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Shaw, Ruth Faison

by Claude Hunter Moore, 1994

1887–3 Dec. 1969

A portrait of Ruth Faison Shaw. Image from the North Carolina Digital Collections.Ruth Faison Shaw, teacher, artist, lecturer, and originator of finger painting, was born in Kenansville, the daughter of the Reverend William M., a Presbyterian minister, and Alberta Faison Shaw. She was related to the Hicks, Thomson, Moore, Ivey, and Bannerman families.

After attending elementary school in Cabarrus County and the James Sprunt Institute in Kenansville, she entered the Peabody Institute of Music in Baltimore. She taught elementary school in Transylvania County and music in Kenansville and Wilmington. During World War I she did YMCA work in France. In Italy from 1922 to 1932, she directed the Shaw School in Rome for English-speaking boys and girls. While there, she discovered the art of finger painting and also devised a formula for making finger paint.

In 1932 Miss Shaw taught for a time at the University of Paris and then set up a finger painting studio in New York and later at Cape Cod, where she taught finger painting. During World War II she entertained servicemen with finger painting demonstrations, and for two years she worked with mental patients at the Menninger Psychiatric Clinic in Topeka, Kans. She was the author of Finger Painting: A Perfect Medium for Self-Expression (1934).

In 1959 Miss Shaw moved to Chapel Hill and was employed as a consultant in the Department of Psychiatry, where she remained until her death. She lectured and gave finger painting demonstrations to groups in person as well as on television. She was buried in Oakdale Cemetery, Wilmington. Her large collection of finger paintings was given to the University of North Carolina at Chapel Hill.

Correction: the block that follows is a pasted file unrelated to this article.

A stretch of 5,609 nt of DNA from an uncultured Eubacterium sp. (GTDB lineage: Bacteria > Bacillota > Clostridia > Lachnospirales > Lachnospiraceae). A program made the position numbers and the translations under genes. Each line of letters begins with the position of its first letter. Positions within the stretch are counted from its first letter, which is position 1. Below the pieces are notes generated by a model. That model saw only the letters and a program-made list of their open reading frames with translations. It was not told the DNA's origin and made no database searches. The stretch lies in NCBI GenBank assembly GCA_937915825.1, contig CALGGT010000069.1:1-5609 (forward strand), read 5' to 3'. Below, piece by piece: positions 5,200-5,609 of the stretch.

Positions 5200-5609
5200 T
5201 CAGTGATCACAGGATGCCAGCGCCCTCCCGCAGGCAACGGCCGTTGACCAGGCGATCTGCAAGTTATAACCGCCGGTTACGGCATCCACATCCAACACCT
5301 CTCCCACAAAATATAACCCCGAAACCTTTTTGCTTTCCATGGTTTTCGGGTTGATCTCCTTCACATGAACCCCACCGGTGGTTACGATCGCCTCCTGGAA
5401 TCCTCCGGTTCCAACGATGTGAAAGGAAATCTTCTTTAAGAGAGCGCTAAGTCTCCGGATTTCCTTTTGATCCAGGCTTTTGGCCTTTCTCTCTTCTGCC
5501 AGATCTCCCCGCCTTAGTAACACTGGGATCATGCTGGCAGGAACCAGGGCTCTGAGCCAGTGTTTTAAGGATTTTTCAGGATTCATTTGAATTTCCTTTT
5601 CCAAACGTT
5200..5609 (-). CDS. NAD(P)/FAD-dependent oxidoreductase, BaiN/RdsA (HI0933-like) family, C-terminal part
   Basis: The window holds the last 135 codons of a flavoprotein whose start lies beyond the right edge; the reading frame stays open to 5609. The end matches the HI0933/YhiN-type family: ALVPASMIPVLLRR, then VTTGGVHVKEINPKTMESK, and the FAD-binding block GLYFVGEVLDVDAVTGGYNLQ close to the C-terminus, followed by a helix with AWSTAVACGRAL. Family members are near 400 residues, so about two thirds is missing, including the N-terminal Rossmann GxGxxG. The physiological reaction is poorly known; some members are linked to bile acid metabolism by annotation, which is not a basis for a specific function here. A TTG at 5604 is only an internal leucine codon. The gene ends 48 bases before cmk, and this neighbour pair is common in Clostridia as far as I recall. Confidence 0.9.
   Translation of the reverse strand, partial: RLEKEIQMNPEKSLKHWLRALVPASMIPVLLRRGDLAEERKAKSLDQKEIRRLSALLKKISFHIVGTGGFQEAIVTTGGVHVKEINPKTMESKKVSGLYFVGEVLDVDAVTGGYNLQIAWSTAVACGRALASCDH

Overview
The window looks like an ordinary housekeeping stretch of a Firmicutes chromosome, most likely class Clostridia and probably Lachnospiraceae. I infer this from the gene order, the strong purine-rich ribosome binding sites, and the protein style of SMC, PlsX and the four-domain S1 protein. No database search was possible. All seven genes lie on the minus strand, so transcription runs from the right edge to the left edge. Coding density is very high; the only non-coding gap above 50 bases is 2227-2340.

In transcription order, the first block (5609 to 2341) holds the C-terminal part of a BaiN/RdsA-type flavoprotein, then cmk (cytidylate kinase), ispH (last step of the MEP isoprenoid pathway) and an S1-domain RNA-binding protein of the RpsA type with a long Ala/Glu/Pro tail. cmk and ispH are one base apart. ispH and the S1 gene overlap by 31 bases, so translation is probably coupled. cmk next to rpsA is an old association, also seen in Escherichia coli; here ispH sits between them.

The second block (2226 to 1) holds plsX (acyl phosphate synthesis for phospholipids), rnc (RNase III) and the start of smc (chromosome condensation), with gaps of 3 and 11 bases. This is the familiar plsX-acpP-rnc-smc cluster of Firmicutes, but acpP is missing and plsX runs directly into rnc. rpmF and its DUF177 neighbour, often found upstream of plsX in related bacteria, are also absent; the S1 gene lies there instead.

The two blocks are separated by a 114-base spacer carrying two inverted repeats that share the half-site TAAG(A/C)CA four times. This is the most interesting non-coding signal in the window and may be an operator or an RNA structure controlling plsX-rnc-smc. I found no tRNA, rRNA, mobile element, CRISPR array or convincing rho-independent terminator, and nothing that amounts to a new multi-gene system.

Update from NCpedia Staff: 
Different sources provide different birth years/dates for Ruth Faison Shaw. Her tombstone at Oakdale Cemetery gives her birth date as Oct. 15, 1889. Birth records were not kept by the State of North Carolina before October 1913.

Untitled by Ruth Faison ShawReferences:

American Magazine, no. 122 (1947 [portrait]).

Chapel Hill, Living, 29 Apr. 1979.

Chapel Hill Weekly, 24 Apr. 1977.

Crockette W. Hewlett, Two Centuries of Art in New Hanover County (1976).

Holland's The Magazine of the South 59 (February 1940).

Clinton, The Sampsonian, 12 Sept. 1968, 24 Sept. 1971.

Scholarship 27 (25 Jan. 1936).

Additional Resources:

Ruth Faison Shaw Papers, 1908-1969. Southern Historical Collection, Louis Round Wilson Special Collections Library. UNC Chapel Hill Libraries. http://www.lib.unc.edu/mss/inv/s/Shaw,Ruth_Faison.html. (Some papers available online.)

"Ruth Faison Shaw: Lady of Destiny, User of all Life." Chapel Hill Museum, past exhibits. http://www.chapelhillmuseum.org/About/Archives/PastExhibits/RuthFaisonShaw/

Shaw School and Studio. http://shawschoolandstudio.com/index.shtml

Image Credits:

North Carolina ECHO (Project). "Part of an exhibit on Ruth Faison Shaw, the creator of the art of finger painting. The Chapel Hill Museum has a large collection of her works." Photograph. May 30, 2002. North Carolina Digital Collections. http://digital.ncdcr.gov/cdm/ref/collection/p16062coll8/id/3373 (accessed December 2, 2013).

Shaw, Ruth Faison. "Untitled, 3 1/2" x 4 3/4." Post-1940 (no date). Image courtesy of the Chapel Hill Museum. Online at http://www.worldandi.com/subscribers/feature_detail.asp?num=25220. (accessed June 12, 2013).

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Copyright notice

This article is from the Dictionary of North Carolina Biography, 6 volumes, edited by William S. Powell. Copyright ©1979-1996 by the University of North Carolina Press. Used by permission of the publisher. For personal use and not for further distribution. Please submit permission requests for other use directly to the publisher.

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